Despite skepticism, Big Six members see growth in market for buying, selling, and producing carbon offsets
As pledges and concerns surrounding climate change continue to gain traction, the promise of growth in the carbon offsets market is growing markedly stronger – and Canadian banks want in.
The idea of having the carbon emissions "cancelled out" when booking a flight by paying a small sum towards a project elsewhere is not new. But as the Canadian Press reports, offsets are receiving more attention due to the growing number of corporate net-zero commitments and the urgent need for action being highlighted at the latest UN climate conference.
While there is still a great deal of skepticism about offsets' effectiveness, many companies will be relying on them to make good on their net-zero promises, as they can't completely reduce emissions or the technology to do so isn't quite there. Against that backdrop, banks are readying themselves to become brokers in the space.
TD Bank Group started a carbon consulting company in September and announced a $10 million investment in the Nature Conservancy of Canada's (NCC) Boreal Wildlands offset project. Meanwhile, the Bank of Montreal acquired the carbon offsets consultancy firm Radicle Group Inc. in July.
"In terms of what's happened in the last 12 to 18 months, I think, really is this mainstreaming of carbon markets," Andrew Hall, managing director of TD’s new carbon markets advisory unit, told the Canadian Press.
As part of a group of international banks, the Canadian Imperial Bank of Commerce has been working to lay the groundwork for a global carbon credit transaction network called Carbonplace.
The Royal Bank of Canada, which first opened an environmental commodities trading desk back in 2008, stated that voluntary offsets account for an increasing share of all trades and that strong growth is anticipated.
The worldwide market for voluntary offsets – which includes initiatives like peatland preservation and cleaner-burning cookstoves – is still rather modest, having only generated around $1 billion in revenue last year. This contrasts with the more established and tightly controlled compliance carbon market in regions like Europe, which has a market value in the hundreds of billions of euros.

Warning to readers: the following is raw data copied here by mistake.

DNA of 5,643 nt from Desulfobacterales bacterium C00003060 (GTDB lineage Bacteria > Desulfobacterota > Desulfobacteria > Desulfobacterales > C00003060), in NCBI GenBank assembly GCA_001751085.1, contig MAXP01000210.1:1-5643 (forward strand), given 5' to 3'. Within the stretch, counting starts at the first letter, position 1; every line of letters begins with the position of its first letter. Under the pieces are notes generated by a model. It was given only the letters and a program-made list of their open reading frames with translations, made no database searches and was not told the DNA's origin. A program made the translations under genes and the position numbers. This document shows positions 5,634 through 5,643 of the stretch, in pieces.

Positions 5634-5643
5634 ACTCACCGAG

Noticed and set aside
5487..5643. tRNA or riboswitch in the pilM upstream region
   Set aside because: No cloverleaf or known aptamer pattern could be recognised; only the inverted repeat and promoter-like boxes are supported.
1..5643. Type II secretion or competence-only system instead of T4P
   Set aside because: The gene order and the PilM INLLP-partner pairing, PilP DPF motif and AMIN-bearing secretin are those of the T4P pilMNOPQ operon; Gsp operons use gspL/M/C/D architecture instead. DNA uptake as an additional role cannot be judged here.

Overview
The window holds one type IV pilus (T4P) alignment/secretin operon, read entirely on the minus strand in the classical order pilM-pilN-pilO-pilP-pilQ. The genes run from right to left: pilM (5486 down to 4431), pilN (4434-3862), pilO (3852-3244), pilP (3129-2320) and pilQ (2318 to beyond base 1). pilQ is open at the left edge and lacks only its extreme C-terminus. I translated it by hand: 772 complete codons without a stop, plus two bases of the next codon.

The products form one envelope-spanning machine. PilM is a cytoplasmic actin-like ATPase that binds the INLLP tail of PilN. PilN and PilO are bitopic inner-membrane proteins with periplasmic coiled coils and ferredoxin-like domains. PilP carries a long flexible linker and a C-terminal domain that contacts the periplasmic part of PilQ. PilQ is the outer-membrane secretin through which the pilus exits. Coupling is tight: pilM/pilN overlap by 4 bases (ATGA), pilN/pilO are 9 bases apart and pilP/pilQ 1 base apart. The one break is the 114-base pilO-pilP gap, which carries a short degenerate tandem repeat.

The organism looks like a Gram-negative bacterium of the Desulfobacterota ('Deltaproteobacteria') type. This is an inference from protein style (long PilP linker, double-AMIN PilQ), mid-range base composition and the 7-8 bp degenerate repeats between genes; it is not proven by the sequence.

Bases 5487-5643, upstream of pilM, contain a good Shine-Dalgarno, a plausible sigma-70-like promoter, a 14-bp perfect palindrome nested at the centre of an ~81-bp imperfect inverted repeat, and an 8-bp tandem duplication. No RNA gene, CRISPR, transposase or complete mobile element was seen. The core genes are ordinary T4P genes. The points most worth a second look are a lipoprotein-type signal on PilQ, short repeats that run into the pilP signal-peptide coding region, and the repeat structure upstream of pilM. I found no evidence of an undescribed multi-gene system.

While TD stated it still has trust in the four primary verification standards that have been present for years as well as its own capacity to examine projects, RBC asserted that the current attempts at standardization will be crucial to increasing credibility and fostering development.
“We're going to be very intentional on who we transact with, and we're going to be dedicated to making sure we're using different registries that are best in class,” said Amy West, TD’s global head of ESG solutions.
However, some completely reject the idea of offsets while discussions over the procedure and accounting go on. With more requirements being introduced, it is becoming more normal to assume that offsets won't be a perfect substitute for carbon reductions.
Canadian banks have also stressed that offsets are just one piece of the wider push for neutral emissions.
“Net-zero doesn’t happen without carbon offsets, and carbon offsets won’t be effective unless they’re permanent, additional to cutting actual emissions, transparent, measurable and verified,” Levent Kahraman, co-head of global markets at BMO Capital Markets, said in a statement.